Here's an economic free-association test. Read the following sentence: The federal government should bail out Detroit city worker's pensions so that retirees can be paid in full.
Some people will approve of the idea. But others will be shocked or angry. They'll conjure up images of prosperous retirees making a fortune at everyone else's expense. If you were one of them, you've been exposed to some infectious myths being spread in the media and by politicians.
Think again: Does $1,500 a month after hauling garbage cans your whole adult life really sound like a fortune?
Detroit's pension plans may not need a federal bailout. The city may have better options, especially if the politically motivated machinations of its unelected leaders can be set aside. But morally and practically, there's no reason why a rescue of this kind -- or a federal guarantee behind the city's pension plan -- shouldn't be on the table. Here's why.
"Detroit" isn't declaring bankruptcy.
"Detroit" isn't trying to file for bankruptcy (a process currently being challenged in court). An unelected official who was given the power to overrule Detroit's elected government through a right-wing state law is filing for bankruptcy. That's not a democratic process, and it doesn't represent the people of Detroit.
The law which ended Detroit's self-governance was promoted heavily by groups like ALEC and funders like the Koch Brothers. Its purpose is to reconfigure our democracy and our economy so that they serve the wealthy and powerful even more efficiently.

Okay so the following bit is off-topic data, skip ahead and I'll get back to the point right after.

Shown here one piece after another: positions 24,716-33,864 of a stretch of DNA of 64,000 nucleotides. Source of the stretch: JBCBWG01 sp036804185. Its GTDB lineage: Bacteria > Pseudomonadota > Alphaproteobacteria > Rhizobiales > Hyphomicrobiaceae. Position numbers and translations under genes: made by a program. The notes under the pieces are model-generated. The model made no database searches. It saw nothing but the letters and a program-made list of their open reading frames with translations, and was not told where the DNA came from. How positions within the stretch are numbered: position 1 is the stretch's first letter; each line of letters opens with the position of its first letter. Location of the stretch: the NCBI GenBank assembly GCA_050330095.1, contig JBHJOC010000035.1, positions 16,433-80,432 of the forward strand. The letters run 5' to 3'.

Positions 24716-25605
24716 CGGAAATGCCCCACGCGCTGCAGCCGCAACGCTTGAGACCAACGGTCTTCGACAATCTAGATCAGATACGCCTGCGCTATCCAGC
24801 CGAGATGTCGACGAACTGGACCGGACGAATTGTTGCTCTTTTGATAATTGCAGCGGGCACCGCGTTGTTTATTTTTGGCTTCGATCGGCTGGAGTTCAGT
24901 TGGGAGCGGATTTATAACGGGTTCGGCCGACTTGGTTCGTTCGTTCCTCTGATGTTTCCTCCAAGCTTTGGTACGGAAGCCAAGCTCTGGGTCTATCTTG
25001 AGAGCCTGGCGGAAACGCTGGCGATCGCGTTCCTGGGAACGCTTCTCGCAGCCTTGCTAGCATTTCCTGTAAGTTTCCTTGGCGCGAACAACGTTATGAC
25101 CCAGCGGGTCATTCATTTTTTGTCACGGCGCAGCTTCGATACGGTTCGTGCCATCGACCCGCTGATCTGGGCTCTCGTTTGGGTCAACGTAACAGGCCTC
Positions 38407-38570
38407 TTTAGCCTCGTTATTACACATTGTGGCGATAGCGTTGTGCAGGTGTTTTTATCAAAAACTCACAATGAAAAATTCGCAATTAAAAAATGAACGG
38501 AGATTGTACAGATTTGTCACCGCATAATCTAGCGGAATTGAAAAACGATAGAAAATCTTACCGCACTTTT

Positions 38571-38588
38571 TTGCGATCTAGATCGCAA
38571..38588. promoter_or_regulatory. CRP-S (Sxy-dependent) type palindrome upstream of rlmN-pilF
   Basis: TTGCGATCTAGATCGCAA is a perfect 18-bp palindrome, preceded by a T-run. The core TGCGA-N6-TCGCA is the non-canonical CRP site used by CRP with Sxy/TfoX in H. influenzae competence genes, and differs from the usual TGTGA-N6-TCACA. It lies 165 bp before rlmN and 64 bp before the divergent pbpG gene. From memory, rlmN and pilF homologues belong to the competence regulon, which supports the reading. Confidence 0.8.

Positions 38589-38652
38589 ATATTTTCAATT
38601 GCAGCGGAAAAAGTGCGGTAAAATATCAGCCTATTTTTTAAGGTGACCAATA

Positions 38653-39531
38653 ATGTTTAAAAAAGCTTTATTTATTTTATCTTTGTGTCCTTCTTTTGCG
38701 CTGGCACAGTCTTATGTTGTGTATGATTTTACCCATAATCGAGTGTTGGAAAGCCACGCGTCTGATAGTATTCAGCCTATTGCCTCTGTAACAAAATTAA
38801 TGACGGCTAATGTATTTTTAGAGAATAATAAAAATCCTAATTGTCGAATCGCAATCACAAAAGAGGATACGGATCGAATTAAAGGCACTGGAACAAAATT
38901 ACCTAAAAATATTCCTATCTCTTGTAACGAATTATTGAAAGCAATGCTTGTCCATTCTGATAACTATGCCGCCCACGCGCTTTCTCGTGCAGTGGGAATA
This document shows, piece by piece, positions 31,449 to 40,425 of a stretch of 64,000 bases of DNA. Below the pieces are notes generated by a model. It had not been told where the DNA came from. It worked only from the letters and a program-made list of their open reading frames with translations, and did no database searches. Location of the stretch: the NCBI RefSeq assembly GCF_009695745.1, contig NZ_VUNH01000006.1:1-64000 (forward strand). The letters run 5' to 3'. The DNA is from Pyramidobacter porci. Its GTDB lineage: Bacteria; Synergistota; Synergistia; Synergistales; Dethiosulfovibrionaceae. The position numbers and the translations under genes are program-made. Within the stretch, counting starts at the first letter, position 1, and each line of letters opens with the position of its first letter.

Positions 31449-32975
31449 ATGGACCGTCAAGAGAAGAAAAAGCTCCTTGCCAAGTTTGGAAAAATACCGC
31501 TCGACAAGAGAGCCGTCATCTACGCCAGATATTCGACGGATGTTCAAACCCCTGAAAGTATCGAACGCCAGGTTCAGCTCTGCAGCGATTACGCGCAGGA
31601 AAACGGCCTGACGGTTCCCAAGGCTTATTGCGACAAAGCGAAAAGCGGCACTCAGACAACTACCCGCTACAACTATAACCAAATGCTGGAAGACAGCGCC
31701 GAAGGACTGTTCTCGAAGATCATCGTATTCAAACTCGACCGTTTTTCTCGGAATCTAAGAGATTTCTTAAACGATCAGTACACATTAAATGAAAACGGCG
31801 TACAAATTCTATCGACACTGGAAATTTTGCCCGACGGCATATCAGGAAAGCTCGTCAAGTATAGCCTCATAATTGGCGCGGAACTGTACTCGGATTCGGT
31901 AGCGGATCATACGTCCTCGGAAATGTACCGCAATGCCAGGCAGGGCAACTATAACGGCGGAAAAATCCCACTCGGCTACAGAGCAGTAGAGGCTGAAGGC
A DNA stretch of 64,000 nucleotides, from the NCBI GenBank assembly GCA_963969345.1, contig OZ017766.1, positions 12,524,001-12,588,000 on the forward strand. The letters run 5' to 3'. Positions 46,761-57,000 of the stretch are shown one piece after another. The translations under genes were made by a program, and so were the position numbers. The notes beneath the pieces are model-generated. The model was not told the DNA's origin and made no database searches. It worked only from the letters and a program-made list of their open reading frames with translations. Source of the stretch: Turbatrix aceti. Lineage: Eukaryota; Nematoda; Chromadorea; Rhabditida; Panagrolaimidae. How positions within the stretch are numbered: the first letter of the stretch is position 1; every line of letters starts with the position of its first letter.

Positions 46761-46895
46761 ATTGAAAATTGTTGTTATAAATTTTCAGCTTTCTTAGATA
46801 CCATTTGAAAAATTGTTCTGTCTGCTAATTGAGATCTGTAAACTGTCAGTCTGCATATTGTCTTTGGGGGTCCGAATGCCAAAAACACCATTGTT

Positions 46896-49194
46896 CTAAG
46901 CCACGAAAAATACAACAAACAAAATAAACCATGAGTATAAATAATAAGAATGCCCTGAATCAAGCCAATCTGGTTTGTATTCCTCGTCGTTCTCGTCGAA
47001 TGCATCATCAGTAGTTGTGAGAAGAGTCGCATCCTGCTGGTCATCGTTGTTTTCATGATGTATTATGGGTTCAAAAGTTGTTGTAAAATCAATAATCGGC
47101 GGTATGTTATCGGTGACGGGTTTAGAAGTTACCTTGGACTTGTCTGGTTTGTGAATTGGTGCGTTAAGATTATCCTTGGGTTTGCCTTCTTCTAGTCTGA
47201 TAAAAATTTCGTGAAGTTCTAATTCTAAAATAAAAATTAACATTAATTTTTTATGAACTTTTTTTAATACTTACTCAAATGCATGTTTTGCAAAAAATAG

The city's corporate overseer is focusing undue attention on pensions for very political reasons. A nationwide agenda has targeted the retirement security of working Americans -- especially pensions, Social Security, and Medicare. The bankruptcy filing in Detroit, which targets that city's union pensions, is part of this broader agenda.
Pensions aren't the problem.
Unelected city overseer Kevyn Orr quickly zeroed in on pensions, which have also been the focus of much of the press coverage and political debate. But Orr's own numbers put the lie to the idea that pensions are a major problem.
Orr claims that Detroit's ultimate debt obligations will amount to between $18 and $22 billion. But his own fiscal report says right up front on page 3 that the total unfunded portion of Detroit's pension obligation comes to only $600 million. That's less than 3 percent of Orr's higher figure. Even the most aggressive recalculation can't turn it into a significant portion of Detroit's obligations.
Behind all the talk about unfunded obligations lies the real goal: They want to cut the funded obligations. But even that figure only comes to about one-sixth of Detroit's total obligations. So why all the focus on pensions?
They want to set a precedent.
Because Detroit's being used by the austerity economics crowd. We've already seen the needless public spectacle being enacted by Orr and his team as they publicly contemplate selling off the city's property, large and small. (See "The Looting of Detroit.")
Gutting the city's employee pension plan would be a similar kind of ritual sacrifice, designed to break the public's belief in the social contract -- and to set a national precedent. Detroit's unusually severe financial circumstances make that seem more necessary than it is.
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